research forum visiting professor seminar


Portraiture, Sincerity and the Ethics of Early Modern Conversation

Thursday, 26 January 2012

16.00 - 18.00, Research Forum South Room

portrait of an old man with sparse grey hair and a beard
Moroni, Giovanni Battista, Italian, c.1525-1578, Portrait of an Elderly Man, c. 1575. Oil on canvas, 20 x 16-1/2 in. (50.8 x 41.9 cm). © Courtesy The Norton Simon Foundation

Speaker(s): Bronwen Wilson (Associate Professor, Department of Art History, Visual Art and Theory, University of British Columbia, Vancouver)

Ticket/entry details: Free and open to postgraduate students and history of art teaching staff

Organised by: Professors Caroline Arscott and Joanna Woodall

“Moral portrait” is a rubric that has been assigned to paintings produced in Northern Italy in the later decades of the sixteenth century on the basis of their adherence to Counter Reformation demands for truthful representation. Naturalism is one characteristic of these portraits, painted by Giovanni Battista Moroni, among others, while another—emphasized by the paring down of extraneous content—is the emphasis on the face-to-face encounter. Interrogating the category of the moral portrait by shifting the focus to ethics, the seminar explores, in part via Michel de Montaigne, the striking demands made by depictions of human faces of their beholders. Many Northern Italian portraits actively solicit our engagement in ways that resonate with ideas of friendship that circulated in Stefano Guazzo’s La civil conversazione (1574), to which Montaigne’s De l’art de conférer has been seen as an homage. For the French essayist, conversation is a figure of thought that opens up the possibility of an ethics without an ego, and also a procedure for questioning what we know and how we can know it. In a culture of suspicion generated by the potential, and sometimes prudent requirement, for humans to dissimulate, Montaigne’s call for transparency as an ethical imperative—the disarming effects of being open to others with one’s speech and one’s face—provides insights for exploring the effects of realism in painting and the process of interpretation itself.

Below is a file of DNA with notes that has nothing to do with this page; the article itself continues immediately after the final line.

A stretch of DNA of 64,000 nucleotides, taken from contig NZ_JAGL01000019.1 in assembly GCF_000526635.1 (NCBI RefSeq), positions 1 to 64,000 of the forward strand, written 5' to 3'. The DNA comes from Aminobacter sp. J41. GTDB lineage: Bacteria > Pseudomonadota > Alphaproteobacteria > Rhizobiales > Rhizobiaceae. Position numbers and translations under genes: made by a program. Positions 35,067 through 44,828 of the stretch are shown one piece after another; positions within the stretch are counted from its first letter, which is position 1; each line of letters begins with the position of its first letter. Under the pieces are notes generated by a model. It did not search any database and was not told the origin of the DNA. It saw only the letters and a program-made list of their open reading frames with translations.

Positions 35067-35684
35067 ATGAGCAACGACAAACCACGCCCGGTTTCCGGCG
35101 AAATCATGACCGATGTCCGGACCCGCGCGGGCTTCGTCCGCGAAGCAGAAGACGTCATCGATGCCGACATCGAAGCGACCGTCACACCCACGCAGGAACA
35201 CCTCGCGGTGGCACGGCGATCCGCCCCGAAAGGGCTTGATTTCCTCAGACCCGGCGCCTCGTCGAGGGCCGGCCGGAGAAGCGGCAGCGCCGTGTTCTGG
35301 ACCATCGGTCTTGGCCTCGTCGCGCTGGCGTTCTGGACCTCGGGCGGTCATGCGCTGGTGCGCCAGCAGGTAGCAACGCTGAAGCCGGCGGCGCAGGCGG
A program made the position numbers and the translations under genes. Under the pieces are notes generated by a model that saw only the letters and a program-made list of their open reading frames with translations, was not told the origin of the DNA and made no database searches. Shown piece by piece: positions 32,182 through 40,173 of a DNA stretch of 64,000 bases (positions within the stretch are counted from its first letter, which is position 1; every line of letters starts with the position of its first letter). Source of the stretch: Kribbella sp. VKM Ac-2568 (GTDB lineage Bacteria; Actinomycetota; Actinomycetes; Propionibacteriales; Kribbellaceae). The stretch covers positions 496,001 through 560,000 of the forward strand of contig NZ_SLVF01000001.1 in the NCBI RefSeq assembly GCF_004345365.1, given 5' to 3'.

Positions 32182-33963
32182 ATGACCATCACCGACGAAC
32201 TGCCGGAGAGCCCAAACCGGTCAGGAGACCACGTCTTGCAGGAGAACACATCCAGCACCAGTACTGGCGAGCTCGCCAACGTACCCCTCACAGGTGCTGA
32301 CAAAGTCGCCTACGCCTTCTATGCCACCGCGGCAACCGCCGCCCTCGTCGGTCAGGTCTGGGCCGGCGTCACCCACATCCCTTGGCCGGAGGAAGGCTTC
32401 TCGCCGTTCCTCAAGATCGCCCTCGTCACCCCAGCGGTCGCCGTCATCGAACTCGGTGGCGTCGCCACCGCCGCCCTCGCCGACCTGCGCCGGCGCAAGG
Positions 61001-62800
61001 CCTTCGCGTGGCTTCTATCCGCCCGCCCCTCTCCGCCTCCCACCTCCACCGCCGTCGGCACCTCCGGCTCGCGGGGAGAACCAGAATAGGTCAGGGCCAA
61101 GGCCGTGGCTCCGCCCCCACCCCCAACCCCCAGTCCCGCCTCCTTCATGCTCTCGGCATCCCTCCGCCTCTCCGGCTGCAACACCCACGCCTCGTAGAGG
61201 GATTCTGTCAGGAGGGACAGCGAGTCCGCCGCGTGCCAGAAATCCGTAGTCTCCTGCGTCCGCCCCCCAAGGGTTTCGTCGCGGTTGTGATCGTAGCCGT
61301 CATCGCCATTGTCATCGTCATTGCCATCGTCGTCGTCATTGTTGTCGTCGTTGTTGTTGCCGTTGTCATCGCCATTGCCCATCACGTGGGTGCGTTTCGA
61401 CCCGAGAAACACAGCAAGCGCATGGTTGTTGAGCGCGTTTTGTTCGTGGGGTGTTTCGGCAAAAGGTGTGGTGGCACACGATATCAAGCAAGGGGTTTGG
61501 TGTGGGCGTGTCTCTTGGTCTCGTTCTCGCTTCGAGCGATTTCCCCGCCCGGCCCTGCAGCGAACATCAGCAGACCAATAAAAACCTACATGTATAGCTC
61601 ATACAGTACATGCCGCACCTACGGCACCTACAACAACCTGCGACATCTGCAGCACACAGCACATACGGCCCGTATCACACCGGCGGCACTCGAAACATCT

Currently teaching in the Department of Art History, Visual Art and Theory at the University of British Columbia in Vancouver, Bronwen Wilson is moving to the school of World Art Studies and Museology at the University of East Anglia in August 2012. She has had fellowships with the Social Sciences and Research Council of Canada and at Villa i Tatti, the Harvard University Center for Renaissance Studies, the Bogliasco Foundation, the Folger Shakespeare Library, and the Newberry Library. Her research interests include representational technologies and forms of imagery that blur the boundaries between genres, that protract and condense time, and that emerge from practices that impinge upon each other. Publications include The World in Venice: print, the city, and early modern identity (University of Toronto Press, 2005; Roland H. Bainton prize for Art History, 2006); Making Publics in Early Modern Europe: people, things and forms of knowledge, co-edited with Paul Yachnin (Routledge, 2010); a special volume of Art History, The Erotics of Looking: Materiality, Solicitation and Dutch Visual Culture co-edited with Angela Vanhaelen (2012); and articles in The Renaissance World (Routledge, 2007), The Journal of Medieval and Early Modern History (2007), Oxford Art Journal (2011), and Seeing across cultures, Ashgate (2012). She has completed a book manuscript, Facing Early Modernity: essays on appearance and perception in Northern Italy, and her current project is titled Journeys to Constantinople: inscription, the horizon and duration in early modern travel imagery.

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